Posted by Word Camel on August 12, 2002
In Reply to: Re: Late Follow-up posted by TheFallen on August 12, 2002
: : Posted by Bob on May 31, 2002
: : In Reply to: Re: the man (woman) on the Clapham omnibus posted by masakim on May 30, 2002
: : : : : Hello,
: : : : : Does this phrase mean "ordinary British people"? Any idea of Clapham omnibus? Thank you.
: : : : Yes, it does, particularly the uneducated masses, as in: "What does the man on the Clapham omnibus know about quantum theory?"
: : : : I've never heard the female version, though.
: : : : Clapham is considered, I suppose, an average suburb of London, the omnibus (bus) an unexciting mode of transport.
: : : : psi
: : : Man on the Clapham omnibus, The. In legal parlance, 'the reasonable person'. Possibly the phrase was first used by Sir Charlrd Bowen, QC (later Lord Bowen), who was junior council against the claimant in the Tichborne case (1871-4).
: : : From _Brewer's Dictionary of Phrase & Fable, 16th Edition_
: : : the man on the Clapham omnibus (BrE) a phrase like _the man in the street_, which means the average ordinary English person (of either seX).... The choice of the bus from Clapham, an area of south-west London, has no special meaning; it is just a typical bus from a fairly ordinary place....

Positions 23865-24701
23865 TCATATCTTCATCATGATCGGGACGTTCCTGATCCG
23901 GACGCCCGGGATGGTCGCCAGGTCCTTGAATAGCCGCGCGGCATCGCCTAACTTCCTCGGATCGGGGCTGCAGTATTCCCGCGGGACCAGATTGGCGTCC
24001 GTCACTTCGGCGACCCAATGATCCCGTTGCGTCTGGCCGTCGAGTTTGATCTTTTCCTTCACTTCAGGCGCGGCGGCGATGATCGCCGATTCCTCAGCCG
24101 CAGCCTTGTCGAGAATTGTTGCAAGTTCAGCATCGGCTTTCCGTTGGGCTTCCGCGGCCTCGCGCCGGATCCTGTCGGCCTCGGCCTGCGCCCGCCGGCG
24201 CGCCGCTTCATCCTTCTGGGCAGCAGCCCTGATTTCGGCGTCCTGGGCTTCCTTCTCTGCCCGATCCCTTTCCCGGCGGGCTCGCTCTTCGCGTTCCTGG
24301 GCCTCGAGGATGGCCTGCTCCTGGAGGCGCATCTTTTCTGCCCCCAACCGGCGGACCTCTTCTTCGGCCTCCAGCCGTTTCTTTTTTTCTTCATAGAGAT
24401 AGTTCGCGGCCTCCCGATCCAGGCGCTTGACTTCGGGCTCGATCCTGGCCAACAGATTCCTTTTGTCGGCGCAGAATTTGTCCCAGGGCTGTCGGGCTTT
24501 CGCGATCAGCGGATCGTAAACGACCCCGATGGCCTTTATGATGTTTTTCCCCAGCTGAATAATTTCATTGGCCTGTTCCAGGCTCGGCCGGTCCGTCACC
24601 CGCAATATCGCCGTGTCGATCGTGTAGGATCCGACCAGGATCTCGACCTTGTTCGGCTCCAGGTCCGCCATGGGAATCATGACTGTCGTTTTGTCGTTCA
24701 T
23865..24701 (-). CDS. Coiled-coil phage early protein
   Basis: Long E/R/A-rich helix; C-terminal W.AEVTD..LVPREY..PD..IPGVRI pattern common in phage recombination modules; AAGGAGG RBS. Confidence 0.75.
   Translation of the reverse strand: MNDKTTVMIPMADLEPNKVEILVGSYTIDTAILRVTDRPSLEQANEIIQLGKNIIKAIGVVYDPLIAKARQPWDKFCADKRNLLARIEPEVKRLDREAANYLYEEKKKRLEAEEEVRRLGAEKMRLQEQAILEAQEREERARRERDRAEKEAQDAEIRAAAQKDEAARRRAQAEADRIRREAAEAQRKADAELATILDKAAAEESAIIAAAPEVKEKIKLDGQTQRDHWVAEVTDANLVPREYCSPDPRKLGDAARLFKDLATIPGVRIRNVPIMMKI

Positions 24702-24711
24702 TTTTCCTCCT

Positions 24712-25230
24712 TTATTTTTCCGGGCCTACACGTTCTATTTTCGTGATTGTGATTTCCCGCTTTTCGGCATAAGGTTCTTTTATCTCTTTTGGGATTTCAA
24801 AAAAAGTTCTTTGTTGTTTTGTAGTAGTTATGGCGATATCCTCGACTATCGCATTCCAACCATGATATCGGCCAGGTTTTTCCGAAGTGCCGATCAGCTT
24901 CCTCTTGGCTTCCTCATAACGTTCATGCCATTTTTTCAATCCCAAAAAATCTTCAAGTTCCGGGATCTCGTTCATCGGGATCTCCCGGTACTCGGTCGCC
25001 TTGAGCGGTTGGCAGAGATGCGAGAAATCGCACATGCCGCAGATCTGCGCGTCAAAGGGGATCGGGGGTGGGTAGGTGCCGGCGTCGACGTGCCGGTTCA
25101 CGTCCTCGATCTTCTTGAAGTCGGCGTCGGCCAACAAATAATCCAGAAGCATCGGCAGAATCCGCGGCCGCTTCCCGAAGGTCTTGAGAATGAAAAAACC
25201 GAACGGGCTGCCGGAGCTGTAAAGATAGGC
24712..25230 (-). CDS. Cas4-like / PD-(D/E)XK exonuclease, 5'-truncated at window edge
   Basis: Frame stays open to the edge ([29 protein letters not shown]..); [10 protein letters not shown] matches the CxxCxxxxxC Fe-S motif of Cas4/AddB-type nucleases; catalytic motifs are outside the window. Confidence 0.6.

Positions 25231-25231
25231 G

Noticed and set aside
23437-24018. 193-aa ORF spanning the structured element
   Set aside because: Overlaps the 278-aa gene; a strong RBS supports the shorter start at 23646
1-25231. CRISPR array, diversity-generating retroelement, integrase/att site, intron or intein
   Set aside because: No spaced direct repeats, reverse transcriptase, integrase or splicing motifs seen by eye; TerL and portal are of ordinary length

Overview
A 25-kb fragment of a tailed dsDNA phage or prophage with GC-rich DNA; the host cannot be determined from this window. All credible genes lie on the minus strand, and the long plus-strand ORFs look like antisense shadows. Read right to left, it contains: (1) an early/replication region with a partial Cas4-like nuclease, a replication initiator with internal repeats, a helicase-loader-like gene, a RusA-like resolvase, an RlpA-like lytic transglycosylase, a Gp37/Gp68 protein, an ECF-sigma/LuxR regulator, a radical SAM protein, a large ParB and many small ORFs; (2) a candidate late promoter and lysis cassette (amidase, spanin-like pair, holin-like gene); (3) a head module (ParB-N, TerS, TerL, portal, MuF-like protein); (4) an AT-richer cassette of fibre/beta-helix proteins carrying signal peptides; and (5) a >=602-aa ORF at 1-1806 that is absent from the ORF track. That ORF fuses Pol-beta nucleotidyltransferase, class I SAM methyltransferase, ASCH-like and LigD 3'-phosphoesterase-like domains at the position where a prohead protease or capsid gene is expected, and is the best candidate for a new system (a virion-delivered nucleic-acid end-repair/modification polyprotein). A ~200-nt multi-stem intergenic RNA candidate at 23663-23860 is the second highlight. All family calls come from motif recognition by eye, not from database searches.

: : : From _Oxford Guide to British and American Culture_
: : Is "omnibus" still in common usage in the UK? In the US, it was shortened to "bus" a long time ago. We also tend to use the awkward and vague "mass transit" for any and all underground and elevated trains, because each city tends to nickname its own. The subway in New York is the El in Chicago is the T in Boston, etc.
: No, nobody would use "omnibus" in the UK any more... it's "bus" too. We wouldn't use "mass transit" typically either, but rather "public transport" to describe buses and trains collectively - and the underground train system in London is referred to as "the Tube". As a side note, somewhere in the archives there's a brief discussion on the plural of bus being buses.
I think bus must be universal now. Years ago, when I lived in Korea, I asked a Korean student the Korean word for "bus". (Korean was beyond me, but I can find my way around Seoul)She thoughs for a moment and then told me "Bus is semsem".
Later that year when I was lost after a trip to the ice skating rink, I attempted to ask where a particular bus was by showing people the number and earnestly saying "semsem". They just smiled and touched my hair. Anyway, I finally blurted out the word "bus" and the knew what I was talking about. It was only then that I realised that the student I spoke to was trying to explain that the word was the *same* in English and Korean: Hence "Same, same". Omnibus was used too.